In fact, Anderson says, the number of cysts in the Chukchi is the highest they’ve seen compared to anywhere else in the world.
“It’s not unlike someone that has a lawn and has dandelions or crab grass that come back every year, that’s because there are seeds that are there and they just keep germinating every year and making new seeds. Then they’re there for the following year.”– Don Anderson
With years of research showing saxitoxin is not new to the Bering Strait region, and that it is likely to be present in the future, Lefevbre and other scientists want to know at what point would algal toxins threaten the health of marine mammals.
“What we don’t know about the Bering Strait and Arctic areas are: are the toxins getting high enough in those regions to cause health impacts in marine mammals? We know that they cause health impacts in marine mammals in other places in the world. But what we’re doing now is looking at these toxins in the food webs in the Arctic, so that we can determine if the toxins are getting high enough to impact those animals.”– Kathi Lefebvre
The same marine mammals that are used as a food source by many residents of the Bering Strait Region. Whaling captain George Noongwook of Savoonga says his community relies heavily on Bowhead whales and walrus for food.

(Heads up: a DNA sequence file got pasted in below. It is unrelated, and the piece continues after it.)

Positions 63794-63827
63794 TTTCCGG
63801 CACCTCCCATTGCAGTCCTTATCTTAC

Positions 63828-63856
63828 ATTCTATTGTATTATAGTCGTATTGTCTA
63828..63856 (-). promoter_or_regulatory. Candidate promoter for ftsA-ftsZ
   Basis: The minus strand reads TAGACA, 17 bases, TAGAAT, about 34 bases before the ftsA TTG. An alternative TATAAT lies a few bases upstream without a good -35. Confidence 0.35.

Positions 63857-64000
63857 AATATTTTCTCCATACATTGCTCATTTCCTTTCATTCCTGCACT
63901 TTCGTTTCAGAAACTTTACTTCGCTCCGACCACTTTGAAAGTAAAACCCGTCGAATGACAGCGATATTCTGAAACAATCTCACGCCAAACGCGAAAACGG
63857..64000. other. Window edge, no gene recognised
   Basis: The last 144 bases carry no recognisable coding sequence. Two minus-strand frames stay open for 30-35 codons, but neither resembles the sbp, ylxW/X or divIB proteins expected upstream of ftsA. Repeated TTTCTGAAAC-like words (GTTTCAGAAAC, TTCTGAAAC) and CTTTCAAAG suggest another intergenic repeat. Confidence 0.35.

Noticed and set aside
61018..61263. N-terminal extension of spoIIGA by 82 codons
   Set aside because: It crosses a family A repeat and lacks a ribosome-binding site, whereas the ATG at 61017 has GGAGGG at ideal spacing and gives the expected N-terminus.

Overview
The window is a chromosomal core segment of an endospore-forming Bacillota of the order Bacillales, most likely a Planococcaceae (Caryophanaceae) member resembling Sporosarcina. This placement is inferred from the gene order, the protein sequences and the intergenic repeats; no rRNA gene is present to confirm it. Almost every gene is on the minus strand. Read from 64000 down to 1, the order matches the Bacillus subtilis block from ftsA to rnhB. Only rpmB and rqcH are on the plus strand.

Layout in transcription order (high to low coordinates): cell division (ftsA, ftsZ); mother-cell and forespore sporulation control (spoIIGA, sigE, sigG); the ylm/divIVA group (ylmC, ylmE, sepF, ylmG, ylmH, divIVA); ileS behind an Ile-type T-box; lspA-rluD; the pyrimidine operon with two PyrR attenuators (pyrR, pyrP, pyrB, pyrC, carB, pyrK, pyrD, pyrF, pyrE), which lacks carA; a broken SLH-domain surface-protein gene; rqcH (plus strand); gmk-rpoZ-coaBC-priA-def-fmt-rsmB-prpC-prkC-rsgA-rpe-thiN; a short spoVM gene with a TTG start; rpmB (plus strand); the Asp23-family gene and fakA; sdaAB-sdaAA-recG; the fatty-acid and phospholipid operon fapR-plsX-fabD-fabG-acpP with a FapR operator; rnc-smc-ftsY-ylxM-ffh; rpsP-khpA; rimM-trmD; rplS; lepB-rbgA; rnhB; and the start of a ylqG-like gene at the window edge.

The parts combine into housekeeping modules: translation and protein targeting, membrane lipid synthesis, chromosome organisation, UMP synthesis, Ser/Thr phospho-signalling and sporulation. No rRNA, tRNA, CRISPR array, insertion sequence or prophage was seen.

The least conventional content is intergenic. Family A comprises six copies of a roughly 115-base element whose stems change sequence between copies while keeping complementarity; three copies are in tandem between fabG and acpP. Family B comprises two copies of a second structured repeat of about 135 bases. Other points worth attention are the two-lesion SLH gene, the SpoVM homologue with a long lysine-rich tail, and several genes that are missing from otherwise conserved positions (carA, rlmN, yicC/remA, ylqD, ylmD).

“Most of the clams we get are from the walrus stomach. You can tell pretty much how healthy they (walrus) are just by the condition of the mammal.”– George Noongwook
Noongwook went on to say that it seems that the walrus are, on average, healthy based on what Savoonga subsistence users have seen. According to the U.S. Fish & Wildlife Service, their agency continues to partner with Savoonga, Gambell, and the Eskimo Walrus Commission to sample walrus during the spring harvest on St. Lawerence Island. The latest sample analysis says 52% of the tested walrus contained saxitoxin, but none were “reported to be symptomatic.”
Walrus eat clams, like the ones found with high levels of saxitoxin, and those toxins can be passed through the food chain all the way to humans who consume walrus for subsistence. When people eat contaminated seafood with high levels of algal toxins it can cause Paralytic Shellfish Poisoning (PSP).